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Operator Precedence involving && and ||

Arnold Kesselaar
Greenhorn

Joined: Feb 28, 2003
Posts: 14
Firstly I would like to say that JavaRanch is REALLY GREAT! I'va learned so much from you guys (and ladies).
Anyway, I ran across this question in a mock exam:
class A {
static boolean a;
static boolean b;
static boolean c;
public static void main (String[] args) {
boolean x = (a = true) || (b = true) && (c = true);
System.out.print(a + "," + b + "," + c);
}
}

What is the result of attempting to compile and run the above program?
The answer is :
Prints: true,false,false The right operand of the conditional "or" operator is not evaluated if the left hand operand is true. In this case the right hand operand of the conditional "or" operator is the result of the conditional "and" expression. Therefore, the conditional "and" expression is not evaluated.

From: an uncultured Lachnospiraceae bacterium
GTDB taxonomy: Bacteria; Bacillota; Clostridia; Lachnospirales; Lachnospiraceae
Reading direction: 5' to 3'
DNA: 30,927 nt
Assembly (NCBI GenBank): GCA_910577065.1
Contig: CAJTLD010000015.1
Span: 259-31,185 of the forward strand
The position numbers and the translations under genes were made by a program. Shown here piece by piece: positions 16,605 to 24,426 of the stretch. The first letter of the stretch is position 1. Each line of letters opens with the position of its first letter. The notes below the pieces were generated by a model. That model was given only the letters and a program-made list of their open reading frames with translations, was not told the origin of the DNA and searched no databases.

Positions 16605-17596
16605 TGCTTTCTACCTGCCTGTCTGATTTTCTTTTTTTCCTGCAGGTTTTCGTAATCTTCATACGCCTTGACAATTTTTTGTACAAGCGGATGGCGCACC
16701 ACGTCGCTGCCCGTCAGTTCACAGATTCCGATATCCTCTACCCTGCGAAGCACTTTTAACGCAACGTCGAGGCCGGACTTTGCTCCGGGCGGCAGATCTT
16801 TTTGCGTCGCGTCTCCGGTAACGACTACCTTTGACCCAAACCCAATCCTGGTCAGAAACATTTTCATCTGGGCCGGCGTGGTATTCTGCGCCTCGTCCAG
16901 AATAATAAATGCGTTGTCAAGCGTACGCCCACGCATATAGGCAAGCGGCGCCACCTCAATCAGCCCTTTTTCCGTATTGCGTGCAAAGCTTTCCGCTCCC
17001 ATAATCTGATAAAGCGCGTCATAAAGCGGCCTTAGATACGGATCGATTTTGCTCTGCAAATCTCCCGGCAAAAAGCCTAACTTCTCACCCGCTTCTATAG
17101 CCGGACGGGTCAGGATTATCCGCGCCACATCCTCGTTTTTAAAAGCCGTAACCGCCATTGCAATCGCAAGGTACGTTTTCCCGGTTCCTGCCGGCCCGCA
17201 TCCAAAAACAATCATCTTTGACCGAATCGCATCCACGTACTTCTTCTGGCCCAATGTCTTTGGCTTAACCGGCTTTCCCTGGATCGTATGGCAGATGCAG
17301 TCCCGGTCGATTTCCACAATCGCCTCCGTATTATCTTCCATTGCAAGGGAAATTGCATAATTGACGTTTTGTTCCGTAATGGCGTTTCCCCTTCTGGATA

My question is why doesn't the && operator get evaluated first since it has a higher prioty?
Thanx.

[Dan changed the title to something more descriptive. Please try to use descriptive titles!]
[ February 28, 2003: Message edited by: Dan Chisholm ]
Dan Chisholm
Ranch Hand

Joined: Jul 02, 2002
Posts: 1865
Please see the following thread.
http://www.coderanch.com/t/240688/java-programmer-SCJP/certification


Dan Chisholm<br />SCJP 1.4<br /> <br /><a href="http://www.danchisholm.net/" target="_blank" rel="nofollow">Try my mock exam.</a>
Jose Botella
Ranch Hand

Joined: Jul 03, 2001
Posts: 2120
Welcome to the Ranch arnold.
I am quoting from myself